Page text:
Traditionally ice-cream was categorised as super-premium, premium, standard or economy. These ice-creams usually vary by fat content, total solids, overrun, flavours, packaging and cost (Tharp & Young 2013a, Goff 2010) as shown in the table below. As there are no legal guidelines of different ice-cream categories, this is just a guide and may differ from industry to industry.
10% (depending on legal requirements)
10% - 12%
12% - 15%
30% (depending on legal requirements)
36% - 38%
38% - 40%
100% - 120%
60% - 90%
25% - 50%
Higher than average
Packaging and graphics
Basic. usually available in large quantities. The word 'economy' is rarely used and is usually identified by the price
The word 'standard' is not usually shown on the packaging. Also available in large quantities.
The word 'premium' is used on the packaging. Usually available in smaller packs than economy & standard.
Individual pots are common in this category.
Artificial colours and flavours are widely used and usually the flavours are standard
Typically the flavours are standard.
Uses ingredients perceived to be natural. Novel flavours and additions are very common
Uses high quality ingredients. Novel flavours and additions are very common
A new category of ice-cream is emerging known as 'Premium Light' ice-cream (Tharp & Young 2013b). This is an ice-cream which provides the eating quality of premium ice-cream but with lower fat. Some manufacturers market these directly as premium light ice-creams, whilst others use it just for cost savings.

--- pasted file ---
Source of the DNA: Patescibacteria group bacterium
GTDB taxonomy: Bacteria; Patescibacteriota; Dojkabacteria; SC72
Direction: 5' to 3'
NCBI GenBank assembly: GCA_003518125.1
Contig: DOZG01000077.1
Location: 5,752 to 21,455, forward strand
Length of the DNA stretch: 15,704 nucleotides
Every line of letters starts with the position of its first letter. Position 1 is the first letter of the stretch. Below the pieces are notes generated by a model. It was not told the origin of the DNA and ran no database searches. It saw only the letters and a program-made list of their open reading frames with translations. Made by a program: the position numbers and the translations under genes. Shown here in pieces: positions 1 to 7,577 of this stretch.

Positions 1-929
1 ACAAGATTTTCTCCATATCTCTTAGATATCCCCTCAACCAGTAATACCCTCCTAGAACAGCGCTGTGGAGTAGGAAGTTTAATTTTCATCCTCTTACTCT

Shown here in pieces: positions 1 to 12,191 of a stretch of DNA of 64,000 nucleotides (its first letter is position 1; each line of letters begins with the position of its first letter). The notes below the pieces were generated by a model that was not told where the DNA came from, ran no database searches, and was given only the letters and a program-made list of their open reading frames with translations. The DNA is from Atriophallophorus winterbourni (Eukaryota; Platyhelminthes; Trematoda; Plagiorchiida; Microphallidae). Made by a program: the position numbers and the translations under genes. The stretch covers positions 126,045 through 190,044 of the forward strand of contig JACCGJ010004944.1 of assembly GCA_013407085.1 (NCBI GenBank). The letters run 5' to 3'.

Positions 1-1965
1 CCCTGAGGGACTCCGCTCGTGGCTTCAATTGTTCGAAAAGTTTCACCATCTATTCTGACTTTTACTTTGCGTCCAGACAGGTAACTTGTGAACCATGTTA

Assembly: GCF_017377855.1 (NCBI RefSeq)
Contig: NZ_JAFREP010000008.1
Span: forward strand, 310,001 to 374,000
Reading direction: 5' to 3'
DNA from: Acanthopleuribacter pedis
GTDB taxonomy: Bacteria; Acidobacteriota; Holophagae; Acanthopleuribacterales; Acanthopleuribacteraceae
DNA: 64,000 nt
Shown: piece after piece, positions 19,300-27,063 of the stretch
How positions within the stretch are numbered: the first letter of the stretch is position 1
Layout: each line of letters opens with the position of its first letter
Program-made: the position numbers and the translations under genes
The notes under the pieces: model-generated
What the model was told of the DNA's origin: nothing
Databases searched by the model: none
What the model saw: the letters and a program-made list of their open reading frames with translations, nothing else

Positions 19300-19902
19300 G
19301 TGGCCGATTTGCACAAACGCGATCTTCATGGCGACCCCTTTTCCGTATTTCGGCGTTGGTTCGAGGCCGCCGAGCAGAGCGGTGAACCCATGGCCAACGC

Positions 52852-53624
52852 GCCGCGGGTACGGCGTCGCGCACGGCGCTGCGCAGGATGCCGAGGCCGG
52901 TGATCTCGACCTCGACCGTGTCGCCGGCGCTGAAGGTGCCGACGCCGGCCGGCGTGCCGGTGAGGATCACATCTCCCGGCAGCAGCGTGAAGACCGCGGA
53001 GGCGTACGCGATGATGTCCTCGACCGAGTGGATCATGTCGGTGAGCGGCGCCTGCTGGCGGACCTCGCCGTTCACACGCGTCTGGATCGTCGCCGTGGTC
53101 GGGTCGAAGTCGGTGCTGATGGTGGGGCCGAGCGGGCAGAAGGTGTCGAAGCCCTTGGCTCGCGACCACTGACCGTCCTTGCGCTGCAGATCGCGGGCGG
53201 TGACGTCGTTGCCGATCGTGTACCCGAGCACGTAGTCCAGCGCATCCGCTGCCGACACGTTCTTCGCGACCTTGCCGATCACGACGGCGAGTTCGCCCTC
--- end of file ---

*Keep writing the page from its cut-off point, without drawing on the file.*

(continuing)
These can be made by altering the recipe or the procedure.
To alter the procedure, a refrigerated twin screw extruder attached to the ice-cream freezer is required. As the ice-cream is passed from the freezer into the extruder, the freezing process continues. This results in lower ice-crystal sizes and the 'churned' process also results in an increase in perceived creaminess (Tharp & Young 2013b).
To alter the recipe, some of the milk fat is replaced with a fat replacer. CyberColloids has completed extensive work in this area and should you require further information on fat replacers for your low fat or premium light ice-cream please contact us.
Goff, D. (2010). Course notes from the 'International ice-cream science and technology training course' pp 2
Tharp, B.W. & Young, L.S. (2013a). Tharp & Young on ice cream: An encyclopedic guide to ice cream science and technology. USA: DEStech Publications Inc. pp 181-182.
Tharp, B.W. & Young, L.S. (2013b). Tharp & Young on ice cream: An encyclopedic guide to ice cream science and technology. USA: DEStech Publications Inc. pp 381-382.